Theatre in Review: The Tenant (Woodshed Collective/West Park Presbyterian Church)
If you've seen Sleep No More, and still haven't had enough of theatre as an interactive themed experience, you might want to give The Tenant a whirl. Even if you didn't really care for that overly arty deconstruction of Macbeth, you might-emphasis on "might"-find it more to your liking. The company known as Woodshed Collective, having previously taken over a decommissioned steamship in the Hudson River and McCarren Pool, now invades West Park Presbyterian Church, a gloriously crumbling Romanesque Revival pile on the Upper West Side, in order to present this psychological thriller about displacement.
The script, the product of no fewer than six authors and a dramaturg, is taken from a novel by Roland Topor, Le Locataire, published in 1964, which was also the source for a flop Roman Polanski film in 1976. In all versions, Trelkovsky, a rather nondescript man of Polish extraction, moves into a Parisian apartment formerly occupied by a woman who jumped out of one of its windows. The atmosphere in the building is squalid, squabbling, and xenophobic, and Trelkovsky succumbs to it, slipping into paranoia as he becomes convinced that the occupants are trying to do away with him. (It's not surprising that Polanski, who directed Rosemary's Baby, that masterpiece of elusive terror, should be attracted to The Tenant; the setups are not dissimilar.)
In this production, the audience starts out en masse in the church's basement for a funny-creepy opener in which Trelkovsky visits the suicidal woman's hospital room, where he meets the building's irritable concierge. (The scene ends with the kind of shock moment you find frequently in horror films and almost never in the theatre.) After that, you're on your own, running up and down three flights of stairs, dropping in on various locations and characters, even heading into the church's sanctuary, its balcony turned into a movie theatre where hushed conversations are held as the trailer is screened for Jean-Luc Godard's Masculin Féminin. Apparently, certain scenes are meant to be seen by all, but, essentially, you're constructing your own version of events as you go; many rooms have televisions broadcasting footage of Trelkovsky and others, presumably in an effort to keep everyone up to speed on what's going on.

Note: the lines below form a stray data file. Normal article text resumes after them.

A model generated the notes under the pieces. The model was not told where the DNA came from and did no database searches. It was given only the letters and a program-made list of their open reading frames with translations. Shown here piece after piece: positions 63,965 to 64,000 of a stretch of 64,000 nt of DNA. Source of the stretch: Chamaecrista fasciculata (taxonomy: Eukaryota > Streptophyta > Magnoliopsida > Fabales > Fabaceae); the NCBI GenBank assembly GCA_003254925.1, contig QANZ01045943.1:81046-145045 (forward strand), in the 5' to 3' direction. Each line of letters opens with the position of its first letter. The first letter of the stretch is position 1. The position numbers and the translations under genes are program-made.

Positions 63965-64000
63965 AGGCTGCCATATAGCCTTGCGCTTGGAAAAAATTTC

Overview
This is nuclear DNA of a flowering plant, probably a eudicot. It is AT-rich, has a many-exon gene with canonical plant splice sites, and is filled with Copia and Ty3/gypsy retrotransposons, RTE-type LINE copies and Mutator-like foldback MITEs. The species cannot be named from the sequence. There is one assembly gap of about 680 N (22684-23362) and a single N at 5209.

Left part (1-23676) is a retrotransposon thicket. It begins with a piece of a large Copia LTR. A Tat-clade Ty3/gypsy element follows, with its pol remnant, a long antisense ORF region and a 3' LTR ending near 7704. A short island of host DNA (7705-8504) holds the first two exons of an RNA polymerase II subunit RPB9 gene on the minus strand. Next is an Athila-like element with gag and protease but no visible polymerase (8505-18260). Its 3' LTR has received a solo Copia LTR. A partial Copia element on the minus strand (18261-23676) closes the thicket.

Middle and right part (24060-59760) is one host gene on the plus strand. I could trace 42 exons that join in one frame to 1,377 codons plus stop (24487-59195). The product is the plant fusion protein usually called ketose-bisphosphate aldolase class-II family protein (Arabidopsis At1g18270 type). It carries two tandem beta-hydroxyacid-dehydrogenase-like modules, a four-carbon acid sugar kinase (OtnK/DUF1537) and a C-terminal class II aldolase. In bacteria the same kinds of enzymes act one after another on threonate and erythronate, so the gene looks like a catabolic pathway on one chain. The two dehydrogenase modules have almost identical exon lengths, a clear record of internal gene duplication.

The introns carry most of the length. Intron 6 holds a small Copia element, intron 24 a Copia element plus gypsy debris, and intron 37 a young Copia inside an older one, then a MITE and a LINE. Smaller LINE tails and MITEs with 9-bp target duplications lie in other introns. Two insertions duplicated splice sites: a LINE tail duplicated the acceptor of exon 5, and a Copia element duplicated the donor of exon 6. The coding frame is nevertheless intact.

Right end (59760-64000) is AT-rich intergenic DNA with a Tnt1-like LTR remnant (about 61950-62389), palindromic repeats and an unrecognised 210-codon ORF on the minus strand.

In terms of mood, The Tenant can't be beat; the company has conspired to build a multilevel petit bourgeois hell in which men prey on women, marriages fray from sheer irritation, and, in even the simplest transaction, naked hostility is never far from the surface. In a bar, located in the basement, one of the patrons constantly heckles the female proprietor. In a large open café, a couple of louts and their girlfriends make inane conversation about the Rolling Stones. (On Mick Jagger: "He's like a fucking, like he, like, his body is like an animal. Like stringy. Like it's all, his veins are all stringy and thin and shit.") The landlord, M. Zy, and his wife analyze their new tenant's background in the first of many vaguely racist discussions of what Trelkovsky's "Slavic" background means. A social evening in another apartment turns into a sustained exercise in sexual humiliation and ends with a gun being produced. Every last sordid emotion is realized with unnerving effectiveness by a uniformly skilled cast - all the more so, given the way they have to negotiate the constantly shifting crowds around them.